As a means of documenting the Pilgrim’s progress, a journal titled “Mourt’s Relation” was written primarily by Edward Winslow, although William Bradford appears to have written most of the first section. Written between November 1620 and November 1621, it describes in detail what happened from the landing of the Pilgrims at Cape Cod, though their exploring and eventual settling at Plymouth, to their relations with the surrounding Indians, up to the First Thanksgiving and the arrival of the ship Fortune. “Mourt’s Relation” was first published in London in 1622, presumably by George Morton (hence the title, Mourt’s Relation). This version of “Mourt’s Relation” is based on a University Microfilm (Ann Arbor, Michigan) facsimile edition of the original 1622 edition, to which the spelling was updated to modern American-English standards.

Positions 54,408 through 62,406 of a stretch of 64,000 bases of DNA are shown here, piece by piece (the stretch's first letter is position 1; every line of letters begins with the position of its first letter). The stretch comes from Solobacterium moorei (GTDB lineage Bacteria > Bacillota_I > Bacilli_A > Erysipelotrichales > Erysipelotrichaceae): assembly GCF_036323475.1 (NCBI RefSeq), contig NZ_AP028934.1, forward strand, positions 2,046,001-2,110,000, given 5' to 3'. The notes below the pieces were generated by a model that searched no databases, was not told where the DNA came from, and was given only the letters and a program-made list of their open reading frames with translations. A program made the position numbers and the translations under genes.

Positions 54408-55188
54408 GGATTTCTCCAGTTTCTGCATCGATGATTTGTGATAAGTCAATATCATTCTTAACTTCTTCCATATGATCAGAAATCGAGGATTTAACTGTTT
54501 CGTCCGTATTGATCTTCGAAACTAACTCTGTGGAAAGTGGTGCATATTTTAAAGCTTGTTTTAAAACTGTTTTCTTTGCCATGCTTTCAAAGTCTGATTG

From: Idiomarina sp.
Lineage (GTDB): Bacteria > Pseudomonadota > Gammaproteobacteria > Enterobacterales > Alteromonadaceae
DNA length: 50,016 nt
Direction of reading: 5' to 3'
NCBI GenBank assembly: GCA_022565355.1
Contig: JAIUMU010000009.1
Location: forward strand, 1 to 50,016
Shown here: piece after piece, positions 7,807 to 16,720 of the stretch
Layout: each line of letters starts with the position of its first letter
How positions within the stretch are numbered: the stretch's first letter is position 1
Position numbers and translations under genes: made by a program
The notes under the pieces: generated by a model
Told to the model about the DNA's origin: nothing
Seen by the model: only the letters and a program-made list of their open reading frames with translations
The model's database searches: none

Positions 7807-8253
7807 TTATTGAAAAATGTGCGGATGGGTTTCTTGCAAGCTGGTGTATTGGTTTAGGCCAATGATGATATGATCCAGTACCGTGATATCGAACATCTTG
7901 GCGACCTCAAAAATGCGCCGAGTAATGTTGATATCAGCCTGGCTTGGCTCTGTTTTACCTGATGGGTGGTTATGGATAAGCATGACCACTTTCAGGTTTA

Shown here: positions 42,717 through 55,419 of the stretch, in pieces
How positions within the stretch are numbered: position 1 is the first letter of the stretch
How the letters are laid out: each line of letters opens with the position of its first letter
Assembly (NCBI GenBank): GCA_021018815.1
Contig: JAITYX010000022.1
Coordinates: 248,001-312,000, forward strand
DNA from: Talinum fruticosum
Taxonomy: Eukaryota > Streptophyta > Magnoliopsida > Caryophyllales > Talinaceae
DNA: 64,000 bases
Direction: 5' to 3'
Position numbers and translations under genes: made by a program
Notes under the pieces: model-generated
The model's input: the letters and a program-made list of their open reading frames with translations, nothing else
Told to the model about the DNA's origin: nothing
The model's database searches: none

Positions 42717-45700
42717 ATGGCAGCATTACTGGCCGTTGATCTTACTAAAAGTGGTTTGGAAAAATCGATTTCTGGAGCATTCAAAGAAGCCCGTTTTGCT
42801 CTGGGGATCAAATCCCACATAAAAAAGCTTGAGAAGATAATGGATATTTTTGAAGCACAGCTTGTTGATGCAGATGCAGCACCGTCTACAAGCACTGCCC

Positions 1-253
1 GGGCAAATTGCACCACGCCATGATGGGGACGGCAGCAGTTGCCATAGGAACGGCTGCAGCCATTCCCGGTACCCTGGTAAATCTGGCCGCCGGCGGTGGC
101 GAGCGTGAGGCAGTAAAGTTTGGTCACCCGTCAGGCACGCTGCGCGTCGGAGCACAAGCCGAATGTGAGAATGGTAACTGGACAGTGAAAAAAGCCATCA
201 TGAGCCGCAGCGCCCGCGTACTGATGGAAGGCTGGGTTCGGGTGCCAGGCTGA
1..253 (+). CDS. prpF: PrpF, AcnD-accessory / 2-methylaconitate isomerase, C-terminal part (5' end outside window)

VOYAGE MADE BY TEN, of our Men to the Kingdom of NAUSET, to seek a Boy that had lost himself in the WOODS; With such Accidents as befell us in that VOYAGE. “The 11th of June we set forth, the weather being very fair: but ere we had been long at sea, there arose a storm of wind and rain, with much lightning and thunder, insomuch that a spout arose not far from us: but, God be praised, it dured not long, and we put in that night for harbor at a place called Cummaquid, where we had some hope to find the boy. Two savages were in the boat with us, the one was Tisquantum, our interpreter, the other Tokamahamon, a special friend. It being night before we came in, we anchored in the midst of the bay, where we were dry at alow water. In the morning we espied savages seeking lobsters, and sent our two interpreters to speak with them, the channel being between them; where they told them what we were, and for what we were come, willing them not at all to fear us, for we would not hurt them. Their answer was, that the boy was well, but he was at Nauset; yet since we were there they desired us to come ashore and eat with them; which, as soon as our boat floated, we did, and went six ashore, having four pledges for them in the boat. They brought us to their sachem or governor, whom they call Chief Iyannough, a man not exceeding twenty-six years of age, but very personable, gentle, courteous, and fair conditioned, indeed not like the savage, save for his attire; his entertainment was answerable to his parts, and his cheer plentiful and various. One thing was very grievous unto us at this place; there was an old woman, whom we judged to be no less than a hundred years old, which came to see us because she never saw English, yet could not behold us without breaking forth into great passion, weeping and crying excessively. We demanding the reason of it, they told us she had three sons who, when Master Hunt was in these parts, went aboard his ship to trade with him, and he carried them captives into Spain (for Tisquantum at this time was carried away also) by which means she was deprived of the comfort of her children in her old age. We told them we were sorry that any Englishman should give them that offense, that Hunt was a bad man, and that all the English that heard of it condemned him for the same: but for us, we would not offer them any such injury though it would gain us all the skins in the country. So we gave her some small trifles, which somewhat appeased her. After dinner we took boat for Nauset, Iyannough and two of his men accompanying us. Ere we came to Nauset, the day and tide were almost spent, insomuch as we could not go in with our shallop, but the sachem or governor of Cummaquid went ashore and his men with him. We also sent Tisquantum to tell Aspinet, the sachem of Nauset, wherefore we came. The savages here came very thick amongst us, and were earnest with us to bring in our boat. But we neither well could, nor yet desired to do it, because we had least cause to trust them, being they only had formerly made an assault upon us in the same place, in time of our winter discovery for habitation. And indeed it was no marvel they did so, for howsoever, though snow or otherwise, we saw no houses, yet we were in the midst of them. When our boat was aground they came very thick, but we stood therein upon our guard, not suffering any to enter except two: the one being of Maramoick, and one of those whose corn we had formerly found, we promised him restitution, and desired him either to come to Patuxet for satisfaction, or else we would bring them so much corn again, he promised to come, we used him very kindly for the present. Some few skins we got there but not many. After sunset, Aspinet came with a great train, and brought the boy with him, one bearing him through the water: he had not less than a hundred with him, the half whereof came to the shallop side unarmed with him, the other stood aloof with their bows and arrows. There he delivered us the boy, behung with beads, and made peace with us, we bestowing a knife on him, and likewise on another that first entertained the boy and brought him thither. So they departed from us. Here we understood that the Narragansets had spoiled some of Massasoit’s men, and taken him. This struck some fear in us, because the colony was so weakly guarded, the strength whereof being abroad: but we set forth with resolution to make the best haste home we could; yet the wind being contrary, having scarce any fresh water left, and at least sixteen leagues home, we put in again for the shore. There we met again with Iyannough the sachem of Cummaquid, and the most of his town, both men, women, and children with him. He, being still willing to gratify us, took a runlet and led our men in the dark a great way for water, but could find none good, yet brought such as there was on his neck with him. In the meantime the women joined hand in hand and dancing before the shallop, the men also showing all the kindness they could, Iyannough himself taking a bracelet from about his neck and hanging it upon one of us. Again we set out, but to small purpose, for we gat but little homeward; our water also was very brackish, and not to be drunk. The next morning Iyannough espied us again and ran after us; we being resolved to go to Cummaquid again to water, took him into the shallop, whose entertainment was not inferior unto the former. The soil at Nauset and here is alike, even and sandy, not so good for corn as where we are. Ships may safely ride in either harbor. In the summer they abound with fish. Being now watered we put forth again, and by God’s providence, came safely home that night.”